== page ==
|Call for widening of director gene pool|
|Written by Groupe Intellex Global|
|Monday, 05 October 2009 11:43|
Company nomination committees should consider experienced candidates from the voluntary, public and professional sectors for board appointments.
Delegates at this week’s International Corporate Governance Conference are to be asked to widen their search for potential directors. According to Prof. Colin Coulson-Thomas “Recent events have called into question the value added by many boards, particularly those of financial institutions that have been bailed out or whose assets have been written down. The banks rescued by Governments are not obscure companies run by inexperienced directors. They include household names, whose board members have included the ‘great and the good’ of the City establishment.”
Coulson-Thomas feels that “Despite their directorial pedigrees, clear duties and responsibilities and regular attendances at meetings, many directors seem to have neither noticed nor questioned dangerous practices. Executive directors have not been held to account. Boards have presided over bank cultures and practices that suggest a short-term focus, self-interest and greed among those for whom they have been responsible.”
The author of Developing Directors will suggest “an alternative to ‘safe directors’ who ‘look the part’ with their smart suits and ‘track records’ of service on plc boards, and who can be relied upon not to question, challenge or probe. We need to look beyond the ‘normal suspects’ for people of integrity who would be willing to ask difficult questions and who would welcome an opportunity to ‘make a contribution.’ ”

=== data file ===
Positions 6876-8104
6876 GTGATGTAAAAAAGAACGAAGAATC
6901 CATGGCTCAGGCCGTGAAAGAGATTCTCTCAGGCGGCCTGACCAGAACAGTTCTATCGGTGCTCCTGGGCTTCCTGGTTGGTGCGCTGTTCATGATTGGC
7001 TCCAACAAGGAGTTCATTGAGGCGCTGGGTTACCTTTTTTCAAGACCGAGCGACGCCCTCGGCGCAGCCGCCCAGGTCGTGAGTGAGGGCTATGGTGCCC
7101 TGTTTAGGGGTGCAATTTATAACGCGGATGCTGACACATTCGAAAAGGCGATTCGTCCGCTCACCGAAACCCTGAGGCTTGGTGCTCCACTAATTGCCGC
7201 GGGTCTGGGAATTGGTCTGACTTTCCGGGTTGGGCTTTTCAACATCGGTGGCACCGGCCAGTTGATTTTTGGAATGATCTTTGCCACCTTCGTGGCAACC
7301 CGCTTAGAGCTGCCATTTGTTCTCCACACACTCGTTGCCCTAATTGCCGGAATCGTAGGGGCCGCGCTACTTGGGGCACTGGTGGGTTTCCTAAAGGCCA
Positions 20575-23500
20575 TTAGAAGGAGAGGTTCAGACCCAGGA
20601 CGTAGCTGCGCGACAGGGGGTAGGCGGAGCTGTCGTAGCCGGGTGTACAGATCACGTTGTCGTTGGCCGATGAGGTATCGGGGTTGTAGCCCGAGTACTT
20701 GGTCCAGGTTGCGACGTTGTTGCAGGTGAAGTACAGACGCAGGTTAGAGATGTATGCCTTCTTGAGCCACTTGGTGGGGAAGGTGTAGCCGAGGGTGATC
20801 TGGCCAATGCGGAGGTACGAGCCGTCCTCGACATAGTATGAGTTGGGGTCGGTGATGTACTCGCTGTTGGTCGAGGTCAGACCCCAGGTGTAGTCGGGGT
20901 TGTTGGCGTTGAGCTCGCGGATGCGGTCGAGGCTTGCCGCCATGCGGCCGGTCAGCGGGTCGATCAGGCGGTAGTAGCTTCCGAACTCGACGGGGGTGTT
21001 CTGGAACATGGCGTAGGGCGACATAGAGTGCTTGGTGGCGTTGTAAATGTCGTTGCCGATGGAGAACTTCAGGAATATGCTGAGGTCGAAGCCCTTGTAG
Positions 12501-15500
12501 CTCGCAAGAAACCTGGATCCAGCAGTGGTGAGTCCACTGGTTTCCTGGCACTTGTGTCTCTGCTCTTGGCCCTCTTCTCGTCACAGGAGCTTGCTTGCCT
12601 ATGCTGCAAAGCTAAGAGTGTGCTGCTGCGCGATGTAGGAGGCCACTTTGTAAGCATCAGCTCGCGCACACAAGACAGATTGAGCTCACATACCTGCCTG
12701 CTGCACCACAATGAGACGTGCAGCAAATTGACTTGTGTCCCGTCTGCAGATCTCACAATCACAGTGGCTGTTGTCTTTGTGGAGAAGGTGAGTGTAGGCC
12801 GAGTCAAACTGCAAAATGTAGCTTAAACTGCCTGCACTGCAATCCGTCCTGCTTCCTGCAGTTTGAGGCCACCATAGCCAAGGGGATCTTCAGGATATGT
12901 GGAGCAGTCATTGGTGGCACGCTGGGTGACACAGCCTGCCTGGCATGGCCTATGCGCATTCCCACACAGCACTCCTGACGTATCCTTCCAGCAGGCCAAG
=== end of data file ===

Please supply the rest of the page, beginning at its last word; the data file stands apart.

Coulson-Thomas believes “Given the evident deficiencies of the current narrow gene pool from which directors are selected and the lack of value some of them appear to add it ought to be possible to do better. A new generation of directors are required, selected from people of integrity who have their feet on the ground, are alert to risks and the reality of what is happening around them, and who think for themselves.”
Having helped to improve the performance of over 100 boards Coulson-Thomas has encountered directors in many arenas and countries. He points out “Charities have a big impact on the lives of many people. Yet those who serve as charity trustees are often unpaid. They have significant legal duties. They attend and contribute to board meetings, and discharge their responsibilities without any hope of personal financial gain. Their motivation derives from the vision, purpose and work of the organisation and their reward comes from the satisfaction of contributing to its success.”